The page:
Please see my latest post.
I find the emphasis on addiction not as useful for positive behavioral change. Many people who would be Dx with sexual addiction never learned or were modeled good relationship skills including emotional and erotic intelligence.
As long as it is an addiction then it could be accepted as noy being under ones’ control and billed to insurance as a Pathology.
Addictions are big business but truth be told 12 steps are not very effective.
Poor Tiger. When we finally emerge from the Victorian mores of our ancestors and realize that our sexual suffering is the result of ignorance, things may begin to change. Much of sex addiction is due to the inability to achieve a complete and satisfying orgasm. This invariably leaves a person wanting more, thus creating the “addiction.” The flip-side would be the prehensile insanity in which power and/or money attracts sexual interest like moths to a flame… How is an “addict” to rise above this? How does one begin to achieve satisfying orgasms? Over seventy years ago, therapists such as Wilhelm Reich illuminated the path, should anyone wish to explore. No idea whether Pine Grove/Gentle Path does, but total abstinence suggests not. Will power is not the way to a satisfying orgasm.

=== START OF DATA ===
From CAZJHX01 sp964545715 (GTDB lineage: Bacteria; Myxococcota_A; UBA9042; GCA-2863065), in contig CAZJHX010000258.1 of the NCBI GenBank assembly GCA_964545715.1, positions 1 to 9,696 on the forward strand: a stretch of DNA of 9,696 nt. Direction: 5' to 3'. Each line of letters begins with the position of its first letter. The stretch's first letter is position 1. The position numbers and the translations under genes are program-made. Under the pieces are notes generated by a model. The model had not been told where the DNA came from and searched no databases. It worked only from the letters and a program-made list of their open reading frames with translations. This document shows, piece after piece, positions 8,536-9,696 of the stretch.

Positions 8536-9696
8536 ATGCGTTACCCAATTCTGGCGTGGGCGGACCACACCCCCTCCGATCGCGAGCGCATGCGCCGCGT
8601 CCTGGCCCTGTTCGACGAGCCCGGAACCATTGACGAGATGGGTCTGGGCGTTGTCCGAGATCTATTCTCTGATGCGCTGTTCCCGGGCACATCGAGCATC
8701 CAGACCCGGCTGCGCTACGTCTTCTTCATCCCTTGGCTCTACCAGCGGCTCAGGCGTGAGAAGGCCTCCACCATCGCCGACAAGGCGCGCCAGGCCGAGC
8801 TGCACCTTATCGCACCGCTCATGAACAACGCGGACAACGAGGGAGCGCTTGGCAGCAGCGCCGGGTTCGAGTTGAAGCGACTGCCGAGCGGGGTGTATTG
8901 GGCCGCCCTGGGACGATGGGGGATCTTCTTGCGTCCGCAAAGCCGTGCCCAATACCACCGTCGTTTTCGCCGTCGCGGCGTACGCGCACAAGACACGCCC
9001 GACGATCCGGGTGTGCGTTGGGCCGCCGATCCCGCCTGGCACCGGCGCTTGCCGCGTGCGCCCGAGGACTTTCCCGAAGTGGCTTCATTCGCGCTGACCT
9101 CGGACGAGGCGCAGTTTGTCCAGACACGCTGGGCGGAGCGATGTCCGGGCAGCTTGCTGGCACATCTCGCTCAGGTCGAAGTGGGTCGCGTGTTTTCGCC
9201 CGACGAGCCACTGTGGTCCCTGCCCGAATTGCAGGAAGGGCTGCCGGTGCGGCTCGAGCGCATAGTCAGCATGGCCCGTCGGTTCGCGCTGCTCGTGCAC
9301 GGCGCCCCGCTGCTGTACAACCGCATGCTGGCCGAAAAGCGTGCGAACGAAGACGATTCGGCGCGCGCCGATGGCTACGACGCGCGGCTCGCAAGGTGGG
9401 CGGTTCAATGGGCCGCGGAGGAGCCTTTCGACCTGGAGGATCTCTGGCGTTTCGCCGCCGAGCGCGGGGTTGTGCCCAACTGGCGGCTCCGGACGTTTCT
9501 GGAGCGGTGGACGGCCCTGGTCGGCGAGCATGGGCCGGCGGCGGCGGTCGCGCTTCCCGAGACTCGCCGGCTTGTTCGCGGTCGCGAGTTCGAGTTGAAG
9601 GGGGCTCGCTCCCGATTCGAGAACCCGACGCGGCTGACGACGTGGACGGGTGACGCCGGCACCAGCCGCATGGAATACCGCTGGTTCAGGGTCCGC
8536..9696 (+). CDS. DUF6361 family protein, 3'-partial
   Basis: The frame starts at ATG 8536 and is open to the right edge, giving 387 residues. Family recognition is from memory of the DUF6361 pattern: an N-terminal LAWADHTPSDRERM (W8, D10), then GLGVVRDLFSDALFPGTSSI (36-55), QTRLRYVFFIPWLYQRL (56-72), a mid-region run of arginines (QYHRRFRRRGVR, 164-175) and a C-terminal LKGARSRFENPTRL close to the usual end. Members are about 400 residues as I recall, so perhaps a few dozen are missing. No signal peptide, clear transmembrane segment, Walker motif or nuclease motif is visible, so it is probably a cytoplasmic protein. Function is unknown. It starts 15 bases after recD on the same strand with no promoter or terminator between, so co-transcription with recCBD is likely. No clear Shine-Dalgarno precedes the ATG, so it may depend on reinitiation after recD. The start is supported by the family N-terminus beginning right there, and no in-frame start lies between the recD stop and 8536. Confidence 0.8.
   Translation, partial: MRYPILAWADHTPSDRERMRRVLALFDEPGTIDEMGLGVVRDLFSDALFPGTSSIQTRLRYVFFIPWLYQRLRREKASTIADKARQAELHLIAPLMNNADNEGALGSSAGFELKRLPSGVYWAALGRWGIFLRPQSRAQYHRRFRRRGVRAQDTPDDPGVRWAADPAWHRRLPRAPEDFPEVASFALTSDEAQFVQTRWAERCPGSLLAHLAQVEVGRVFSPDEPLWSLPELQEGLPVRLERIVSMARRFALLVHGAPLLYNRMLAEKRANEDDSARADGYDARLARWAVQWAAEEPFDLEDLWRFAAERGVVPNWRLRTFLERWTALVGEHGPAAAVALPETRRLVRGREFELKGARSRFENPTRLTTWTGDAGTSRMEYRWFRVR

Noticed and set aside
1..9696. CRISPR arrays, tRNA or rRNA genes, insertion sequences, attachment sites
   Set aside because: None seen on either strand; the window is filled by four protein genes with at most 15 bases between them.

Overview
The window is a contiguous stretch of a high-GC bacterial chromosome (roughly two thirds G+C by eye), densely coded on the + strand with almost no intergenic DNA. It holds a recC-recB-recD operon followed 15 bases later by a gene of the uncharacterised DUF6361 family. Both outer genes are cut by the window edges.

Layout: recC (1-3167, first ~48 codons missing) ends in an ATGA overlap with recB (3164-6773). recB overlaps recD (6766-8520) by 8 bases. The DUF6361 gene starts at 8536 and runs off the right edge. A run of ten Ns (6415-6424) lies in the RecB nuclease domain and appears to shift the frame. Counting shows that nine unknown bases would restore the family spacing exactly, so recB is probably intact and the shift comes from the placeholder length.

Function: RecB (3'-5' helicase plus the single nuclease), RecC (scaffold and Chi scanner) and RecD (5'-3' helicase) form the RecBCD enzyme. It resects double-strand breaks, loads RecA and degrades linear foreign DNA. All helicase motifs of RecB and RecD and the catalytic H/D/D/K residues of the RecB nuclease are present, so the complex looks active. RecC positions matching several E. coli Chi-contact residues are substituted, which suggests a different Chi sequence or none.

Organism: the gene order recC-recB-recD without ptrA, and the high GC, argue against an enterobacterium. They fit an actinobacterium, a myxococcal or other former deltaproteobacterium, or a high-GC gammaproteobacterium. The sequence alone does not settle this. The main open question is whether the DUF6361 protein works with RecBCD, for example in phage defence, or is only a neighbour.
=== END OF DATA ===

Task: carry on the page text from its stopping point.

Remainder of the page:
It is practically impossible to have a public discussion about sexual compulsivity without stumbling over well intentioned but misguided opinions, bascially because everyone has some personal investment in their position. I applaud this author for trying to dispell some of the myths. Let me add a few points of clarification: First, sexual compulsivity generally has no relationship whatsoever to an inability to acheive sexual satisfaction – inability to obtain orgasim is generally irrellevent although this “nymphomania” myth continues to propogate decade after decade. Second, repressive sexual morality is not a significant cause either. To the contrary. We have been a sensation-seeking, thrill-seeking society for decades now, and that has its costs in turns of our ability to develop and maintain intimacy. Third, sexual addiction recovery treatment is not synonymous with 12-step work, although the 12-steps are often a helpful adjunct, so the debate is pretty irellevent over whether or not the 12-steps “work” (itself a dubious question when discussing self-help systems as opposed to treatments: it’s a bit like proving that the existence of gyms does not cause weight loss.) And while saying that the addiction label puts something “not under one’s control” is commonly made conservative rhetoric, it is particularly wierd to see it on a web page just centimeters below the author’s description of an accountability group so excoriating its members nicknamed it “crime and punishment.”
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